I was suddenly reminded of a conversation I had with Yitch two weekends back, where we were discussing (not arguing about) inequality. More specifically, whether low wages for some workers and high profits for the companies which hired them, indicated exploitation of said workers, and whether government/society should force companies and rich people to give said workers a "fair" wage.
(Well, obviously this is my view of the matter, nuanced against such interference. The fairer interpretation of the discussion would be to say that we started with the question, "is workfare enough?")
Anyway, here we were, me using economics arguments to beatdown on him. And, with regards to the question, Mankiw says,
I believe the answer is, to some degree, yes. My experience is that many students find that their views become somewhat more conservative after studying economics. There are at least three, related reasons.Of course, the economists should believe that this more conservative viewpoint is actually the more correct viewpoint, right?
First, in some cases, students start off with utopian views of public policy, where a benevolent government can fix all problems. One of the first lessons of economics is that life is full of tradeoffs. That insight, completely absorbed, makes many utopian visions less attractive. Once you recognize, for example, that there is a tradeoff between equality and efficiency, as economist Arthur Okun famously noted, many public policy decisions become harder.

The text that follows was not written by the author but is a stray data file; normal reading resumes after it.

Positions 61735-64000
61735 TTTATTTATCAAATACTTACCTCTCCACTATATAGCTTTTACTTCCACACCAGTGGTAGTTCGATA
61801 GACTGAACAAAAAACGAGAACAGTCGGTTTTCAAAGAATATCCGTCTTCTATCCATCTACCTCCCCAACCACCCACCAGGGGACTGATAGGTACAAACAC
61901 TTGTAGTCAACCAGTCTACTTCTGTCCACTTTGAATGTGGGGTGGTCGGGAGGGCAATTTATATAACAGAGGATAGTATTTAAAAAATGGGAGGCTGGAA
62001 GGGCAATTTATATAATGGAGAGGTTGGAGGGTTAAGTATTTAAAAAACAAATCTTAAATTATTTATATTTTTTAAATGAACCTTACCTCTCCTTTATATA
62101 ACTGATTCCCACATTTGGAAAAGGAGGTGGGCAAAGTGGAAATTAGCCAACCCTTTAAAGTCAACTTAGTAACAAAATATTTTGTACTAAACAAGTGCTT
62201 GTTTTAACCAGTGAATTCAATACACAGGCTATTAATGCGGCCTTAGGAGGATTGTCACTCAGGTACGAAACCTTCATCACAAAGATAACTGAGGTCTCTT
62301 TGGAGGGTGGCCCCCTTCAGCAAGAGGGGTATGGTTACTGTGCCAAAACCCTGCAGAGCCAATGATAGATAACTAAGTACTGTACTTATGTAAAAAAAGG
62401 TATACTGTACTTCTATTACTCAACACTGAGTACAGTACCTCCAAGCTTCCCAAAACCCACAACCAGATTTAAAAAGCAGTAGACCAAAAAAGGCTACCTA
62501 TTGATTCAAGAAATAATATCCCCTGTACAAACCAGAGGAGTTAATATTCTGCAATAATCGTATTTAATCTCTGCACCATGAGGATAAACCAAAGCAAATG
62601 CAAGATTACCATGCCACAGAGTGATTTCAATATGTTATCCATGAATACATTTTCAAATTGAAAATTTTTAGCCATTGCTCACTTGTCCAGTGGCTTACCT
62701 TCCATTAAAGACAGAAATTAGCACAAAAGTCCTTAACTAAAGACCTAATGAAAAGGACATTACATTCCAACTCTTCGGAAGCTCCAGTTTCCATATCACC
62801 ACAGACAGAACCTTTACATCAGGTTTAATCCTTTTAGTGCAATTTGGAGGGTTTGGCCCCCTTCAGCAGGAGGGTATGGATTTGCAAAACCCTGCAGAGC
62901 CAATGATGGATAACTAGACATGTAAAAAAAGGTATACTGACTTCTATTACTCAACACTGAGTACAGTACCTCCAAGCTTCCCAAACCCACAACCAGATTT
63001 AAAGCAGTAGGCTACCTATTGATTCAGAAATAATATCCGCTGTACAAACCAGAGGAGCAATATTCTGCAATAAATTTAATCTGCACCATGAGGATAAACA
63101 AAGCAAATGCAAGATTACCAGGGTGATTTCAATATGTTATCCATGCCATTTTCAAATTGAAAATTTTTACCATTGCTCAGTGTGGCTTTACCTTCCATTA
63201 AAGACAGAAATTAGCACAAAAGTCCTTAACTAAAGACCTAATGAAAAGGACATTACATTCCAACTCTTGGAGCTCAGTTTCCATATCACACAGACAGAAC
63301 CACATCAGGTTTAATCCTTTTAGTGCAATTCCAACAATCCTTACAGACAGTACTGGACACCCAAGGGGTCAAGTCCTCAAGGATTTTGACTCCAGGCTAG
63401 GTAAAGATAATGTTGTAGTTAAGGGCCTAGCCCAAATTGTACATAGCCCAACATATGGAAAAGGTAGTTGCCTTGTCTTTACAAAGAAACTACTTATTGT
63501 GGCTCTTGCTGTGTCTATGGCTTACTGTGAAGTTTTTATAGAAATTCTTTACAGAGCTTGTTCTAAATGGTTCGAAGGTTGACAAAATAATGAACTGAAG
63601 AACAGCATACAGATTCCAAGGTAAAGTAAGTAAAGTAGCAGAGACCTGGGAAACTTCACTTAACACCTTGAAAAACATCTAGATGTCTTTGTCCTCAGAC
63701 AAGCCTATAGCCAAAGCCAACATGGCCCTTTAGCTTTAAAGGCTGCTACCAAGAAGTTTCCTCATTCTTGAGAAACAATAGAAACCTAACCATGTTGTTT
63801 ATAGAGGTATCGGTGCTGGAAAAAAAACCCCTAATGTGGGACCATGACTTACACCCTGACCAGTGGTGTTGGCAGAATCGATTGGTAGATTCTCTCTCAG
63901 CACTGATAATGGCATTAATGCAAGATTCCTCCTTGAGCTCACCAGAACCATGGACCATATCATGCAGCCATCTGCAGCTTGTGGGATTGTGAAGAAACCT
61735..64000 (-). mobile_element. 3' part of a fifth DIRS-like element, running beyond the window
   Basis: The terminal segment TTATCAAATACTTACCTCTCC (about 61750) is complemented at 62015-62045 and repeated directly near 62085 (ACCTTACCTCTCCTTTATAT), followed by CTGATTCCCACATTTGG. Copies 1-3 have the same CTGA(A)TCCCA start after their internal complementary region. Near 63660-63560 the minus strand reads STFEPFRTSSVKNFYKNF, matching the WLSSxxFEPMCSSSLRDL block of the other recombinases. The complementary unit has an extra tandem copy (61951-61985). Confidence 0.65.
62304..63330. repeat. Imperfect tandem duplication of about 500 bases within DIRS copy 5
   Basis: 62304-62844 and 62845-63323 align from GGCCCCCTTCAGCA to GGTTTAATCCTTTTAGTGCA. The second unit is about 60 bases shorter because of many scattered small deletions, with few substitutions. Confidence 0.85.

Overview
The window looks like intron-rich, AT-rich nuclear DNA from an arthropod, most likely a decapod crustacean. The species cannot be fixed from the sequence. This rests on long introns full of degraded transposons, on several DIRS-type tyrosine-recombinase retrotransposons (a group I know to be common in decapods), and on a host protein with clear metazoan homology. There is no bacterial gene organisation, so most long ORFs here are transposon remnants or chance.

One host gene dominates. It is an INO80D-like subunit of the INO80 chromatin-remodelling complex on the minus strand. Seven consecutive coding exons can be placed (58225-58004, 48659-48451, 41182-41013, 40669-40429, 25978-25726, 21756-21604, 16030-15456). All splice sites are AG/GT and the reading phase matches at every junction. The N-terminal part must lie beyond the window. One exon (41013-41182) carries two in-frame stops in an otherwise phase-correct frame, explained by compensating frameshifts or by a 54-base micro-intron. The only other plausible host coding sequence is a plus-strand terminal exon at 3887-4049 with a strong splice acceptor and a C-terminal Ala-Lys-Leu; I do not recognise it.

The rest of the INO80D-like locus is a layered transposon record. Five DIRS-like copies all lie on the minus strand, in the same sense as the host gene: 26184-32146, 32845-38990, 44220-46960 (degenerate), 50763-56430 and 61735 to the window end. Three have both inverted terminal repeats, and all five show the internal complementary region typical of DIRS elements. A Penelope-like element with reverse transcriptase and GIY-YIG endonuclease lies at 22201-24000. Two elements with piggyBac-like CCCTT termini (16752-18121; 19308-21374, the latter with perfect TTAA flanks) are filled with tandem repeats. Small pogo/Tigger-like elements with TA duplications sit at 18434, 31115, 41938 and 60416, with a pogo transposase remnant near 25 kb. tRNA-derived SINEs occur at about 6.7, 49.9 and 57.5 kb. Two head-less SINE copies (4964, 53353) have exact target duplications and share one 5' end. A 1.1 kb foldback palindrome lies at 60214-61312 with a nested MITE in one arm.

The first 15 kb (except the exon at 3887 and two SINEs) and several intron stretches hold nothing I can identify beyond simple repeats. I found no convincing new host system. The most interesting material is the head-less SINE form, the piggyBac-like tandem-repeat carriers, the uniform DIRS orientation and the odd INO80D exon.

Second, some of the striking insights of economics make one more respectful of the market as a mechanism for coordinating a society. Because market participants are motivated by self-interest, a person might naturally be suspect of market-based societies. But after learning about the gains from trade, the invisible hand, and the efficiency of market equilibrium, one starts to approach the market with a degree of admiration and, indeed, awe.
Third, the study of actual public policy makes students recognize that political reality often deviates from their idealistic hopes. Much income redistribution, for example, is aimed not toward the needy but toward those with political clout. This Dave Barry column, which is reprinted in Chapter 22 of my favorite economics textbook, describes a good example.
For these three reasons, many students in introductory economics courses become more conservative--or, to be precise, more classically liberal--than they began.